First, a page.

Fantasy baseball pitcher stocks

Fantasy baseball pitcher stocks

By David Ferris
CSNChicago.com

Buy
Mark Buehrle, SP, Marlins: He's very quietly collected eight wins, a 3.25 ERA and a 1.13 WHIP, and the story has been even more fun in the new park (2.77 ERA, 1.09 WHIP). Buehrle will allow a few souvenirs now and then (13 homers), but so long as he keeps striking out four men for every walk, he'll probably be successful. Buehrle has two favorable offenses waiting for him in the second half, the Nationals and Cubs.
Ryan Dempster, SP, Cubs: He only won four of his 13 starts in the first half, despite a sterling stat package across the board (1.99 ERA, 1.01 WHIP, 70 strikeouts in 86.6 innings). The team-support problem is probably going to vanish this month, with the Cubs expected to move Dempster to a contender (the Dodgers are looking to make a move in the NL West and they have the perfect pitching backdrop for someone like Dempster). That pretty ERA isn't likely to last, but Dempster could easily rattle off 8-10 wins in the second half if his new club is decent.

Sell

Heath Bell, RP, Marlins: You can't say the Marlins weren't patient, but after watching Bell blow six saves (along with a 6.75 ERA and 1.82 WHIP) Ozzie Guillen is ready to try a committee. Steve Cishek will probably be part of the mix right away, and the former Leo Nunez (now known as Juan Oviedo) is expected to enter the fray in a couple of weeks. We'll be surprised if Bell records more than 10 saves in the second half.

Shaun Marcum, SP, Brewers: Things are going slowly with his elbow rehab, and we're talking about a pitcher who routinely needs about a month on the shelf every year. A 3.39 ERA and 1.17 WHIP are nice, but those aren't game-changing numbers in today's pitching-dominated environment. Let someone else play the waiting game here; don't waste valuable bench space on Marcum if you're in a league with short reserves.
Doug Fister, SP, Tigers: He's pitched better in the secondary stats than he has on the scoreboard (4.75 ERA, 1.45 WHIP), but he's not getting any favors from Detroit's horrendous infield defense (all of the starters in Motown have unlucky hit rates). Fister has also dealt with finger, side and upper body injuries, affecting his control and command somewhat. The Tigers thought Fister had a chance to be a solid No. 2 or No. 3 arm this year, but he really belongs further back in the rotation. In mixed leagues, you need to do better than this.

Derek Holland, SP, Rangers: What's the big deal with Holland again? His career ratios (4.78 ERA, 1.40 WHIP) are killers in today's context, and Holland is specifically having issues at home this year (6.38 ERA, 1.42 WHIP). And if his stuff is so nasty, why are lefties batting .286 against him this season? Something doesn't add up.

Hold
Casey Janssen, RP, Blue Jays: He's yet to blow a save since Sergio Santos went on the DL, reeling off 12 conversions in a row in addition to a 1.13 ERA and a .181 batting-average against. There's a lot to be said for throwing strikes in the ninth (Janssen has just four walks as the stopper), and he's also striking out a batter per inning. Why would the Blue Jays want to go back to Santos? No reason that we can see.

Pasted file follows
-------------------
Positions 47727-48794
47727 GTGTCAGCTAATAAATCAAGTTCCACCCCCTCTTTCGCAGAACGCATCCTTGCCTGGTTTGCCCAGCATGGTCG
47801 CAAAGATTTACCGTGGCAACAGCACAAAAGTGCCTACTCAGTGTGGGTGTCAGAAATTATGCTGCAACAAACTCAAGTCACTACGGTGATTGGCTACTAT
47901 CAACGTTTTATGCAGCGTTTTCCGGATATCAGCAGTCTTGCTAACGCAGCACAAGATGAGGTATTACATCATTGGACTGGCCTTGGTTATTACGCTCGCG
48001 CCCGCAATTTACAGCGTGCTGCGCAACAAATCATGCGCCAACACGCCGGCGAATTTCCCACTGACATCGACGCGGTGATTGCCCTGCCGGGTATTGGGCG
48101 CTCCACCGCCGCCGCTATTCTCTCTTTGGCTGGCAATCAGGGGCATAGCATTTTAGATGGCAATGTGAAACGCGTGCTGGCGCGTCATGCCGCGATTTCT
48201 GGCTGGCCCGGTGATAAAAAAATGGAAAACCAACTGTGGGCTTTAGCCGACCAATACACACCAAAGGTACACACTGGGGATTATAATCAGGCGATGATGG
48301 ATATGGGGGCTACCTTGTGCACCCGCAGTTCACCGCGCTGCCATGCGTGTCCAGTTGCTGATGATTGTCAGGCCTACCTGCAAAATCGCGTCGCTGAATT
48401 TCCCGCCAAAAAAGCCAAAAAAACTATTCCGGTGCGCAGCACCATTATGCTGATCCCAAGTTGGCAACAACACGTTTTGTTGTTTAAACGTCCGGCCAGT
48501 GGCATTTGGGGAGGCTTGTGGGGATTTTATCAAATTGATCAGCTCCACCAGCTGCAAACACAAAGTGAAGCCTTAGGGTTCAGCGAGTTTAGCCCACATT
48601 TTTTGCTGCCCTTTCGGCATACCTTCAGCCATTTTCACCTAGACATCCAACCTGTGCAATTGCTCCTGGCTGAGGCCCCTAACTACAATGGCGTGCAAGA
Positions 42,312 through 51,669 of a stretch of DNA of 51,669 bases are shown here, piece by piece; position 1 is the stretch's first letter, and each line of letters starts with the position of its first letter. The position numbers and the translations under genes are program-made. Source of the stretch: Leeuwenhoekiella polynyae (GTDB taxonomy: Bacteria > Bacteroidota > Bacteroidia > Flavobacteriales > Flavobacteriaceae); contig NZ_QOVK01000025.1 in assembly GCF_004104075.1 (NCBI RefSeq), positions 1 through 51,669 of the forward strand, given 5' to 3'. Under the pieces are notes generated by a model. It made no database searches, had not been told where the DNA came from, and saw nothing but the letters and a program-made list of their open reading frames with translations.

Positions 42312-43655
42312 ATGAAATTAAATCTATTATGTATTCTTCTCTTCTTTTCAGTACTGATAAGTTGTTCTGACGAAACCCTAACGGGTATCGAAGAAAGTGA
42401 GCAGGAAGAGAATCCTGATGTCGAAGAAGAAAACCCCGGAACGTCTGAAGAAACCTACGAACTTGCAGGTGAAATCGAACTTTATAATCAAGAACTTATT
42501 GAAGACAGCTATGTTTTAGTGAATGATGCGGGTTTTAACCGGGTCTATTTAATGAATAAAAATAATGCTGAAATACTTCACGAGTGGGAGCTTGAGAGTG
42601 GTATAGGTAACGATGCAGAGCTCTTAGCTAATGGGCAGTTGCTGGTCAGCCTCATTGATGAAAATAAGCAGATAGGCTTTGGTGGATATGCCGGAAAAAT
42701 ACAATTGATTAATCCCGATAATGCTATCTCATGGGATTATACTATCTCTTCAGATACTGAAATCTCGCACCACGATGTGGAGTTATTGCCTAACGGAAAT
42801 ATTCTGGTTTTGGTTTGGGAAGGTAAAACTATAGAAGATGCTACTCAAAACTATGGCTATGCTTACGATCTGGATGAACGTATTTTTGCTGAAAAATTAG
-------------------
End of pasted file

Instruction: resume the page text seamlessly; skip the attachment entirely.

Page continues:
Notre Dame players react to the firing of Brian VanGorder

Notre Dame players react to the firing of Brian VanGorder

SOUTH BEND, Ind. — James Onwualu and Brian VanGorder came to the Irish defense at the same time back in 2014, when Onwualu was moved from wide receiver to (briefly) safety right around when the now-former defensive coordinator was hired. 

Under VanGorder’s watch, Onwualu developed into a reliable outside linebacker and ultimately a senior captain. So when Notre Dame fired VanGorder on Sunday — a day after the school’s student section chanted “Fire Van-Gord-Er” during that brutal loss to Duke — it wasn’t necessarily an easy piece of news to digest for Onwualu and some of his teammates. 

“Obviously everybody was talking about it, even our student section seemed to have a strong stance on that,” Onwualu said. “It was shocking to me. Obviously this is the only defensive experience I've ever had. He's really all I knew defensively. So it's difficult for some older guys, you know, and me included to put that aside and just take the next step into something new.”

But that’s what Notre Dame has to do with VanGorder’s rocky tenure in the rearview mirror and Greg Hudson taking over as defensive coordinator, with coach Brian Kelly taking an increased role in his team’s leaky defense. 

Players understood why the move — which came in the wake of Kelly’s postgame comments saying everyone’s job wasn’t safe — was made, turning to the “it’s a business” line more frequently seen in a level of the sport in which the players are paid (which isn’t to say they’re wrong for viewing college football that way). 

“It was a bit surprising,” junior linebacker Nyles Morgan said. “I knew him personally obviously playing defense, but it’s a business. And so we’ve really bought into what coach (Greg) Hudson’s been saying, and we have to move forward. We can’t linger in the past.”

It’s not like Notre Dame players were blind to the problem, though. The team’s first sack of the season came when Morgan dropped Duke quarterback Daniel Jones on Saturday, and the defense allowed 50, 36 and 38 points in Notre Dame’s three losses. 

“The whole defense knows that we need to play better ball, and obviously if we were playing better ball, that maybe not would have happened,” Onwualu said. 

Safety Drue Tranquill said he felt some guilt about the firing of VanGorder and had sympathy for his now-former coach. 

“It wasn’t just coach VanGorder’s fault, the entire defense was struggling as a whole,” Tranquill said. “And he happens to be the leader of that. This is a really cutthroat business and I personally feel a sort of responsibility on my end. I can’t just watch the leader of the defense walk out and lose his job. It’s a really hard situation and it’s just real life.